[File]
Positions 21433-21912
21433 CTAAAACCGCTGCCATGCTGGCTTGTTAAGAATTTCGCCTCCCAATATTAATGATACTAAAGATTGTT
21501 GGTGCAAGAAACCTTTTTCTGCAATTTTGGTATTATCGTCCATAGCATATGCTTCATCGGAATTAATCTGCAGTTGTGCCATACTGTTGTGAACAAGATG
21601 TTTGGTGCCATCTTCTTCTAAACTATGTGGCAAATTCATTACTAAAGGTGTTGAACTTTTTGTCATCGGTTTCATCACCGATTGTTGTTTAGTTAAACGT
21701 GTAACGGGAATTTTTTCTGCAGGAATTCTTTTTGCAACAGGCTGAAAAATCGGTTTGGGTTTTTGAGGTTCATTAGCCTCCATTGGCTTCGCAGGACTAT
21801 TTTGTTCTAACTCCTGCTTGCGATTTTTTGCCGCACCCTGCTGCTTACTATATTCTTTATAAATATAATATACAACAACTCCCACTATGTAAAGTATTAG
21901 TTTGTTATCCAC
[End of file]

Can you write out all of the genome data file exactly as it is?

Positions 21433-21912
21433 CTAAAACCGCTGCCATGCTGGCTTGTTAAGAATTTCGCCTCCCAATATTAATGATACTAAAGATTGTT
21501 GGTGCAAGAAACCTTTTTCTGCAATTTTGGTATTATCGTCCATAGCATATGCTTCATCGGAATTAATCTGCAGTTGTGCCATACTGTTGTGAACAAGATG
21601 TTTGGTGCCATCTTCTTCTAAACTATGTGGCAAATTCATTACTAAAGGTGTTGAACTTTTTGTCATCGGTTTCATCACCGATTGTTGTTTAGTTAAACGT
21701 GTAACGGGAATTTTTTCTGCAGGAATTCTTTTTGCAACAGGCTGAAAAATCGGTTTGGGTTTTTGAGGTTCATTAGCCTCCATTGGCTTCGCAGGACTAT
21801 TTTGTTCTAACTCCTGCTTGCGATTTTTTGCCGCACCCTGCTGCTTACTATATTCTTTATAAATATAATATACAACAACTCCCACTATGTAAAGTATTAG
21901 TTTGTTATCCAC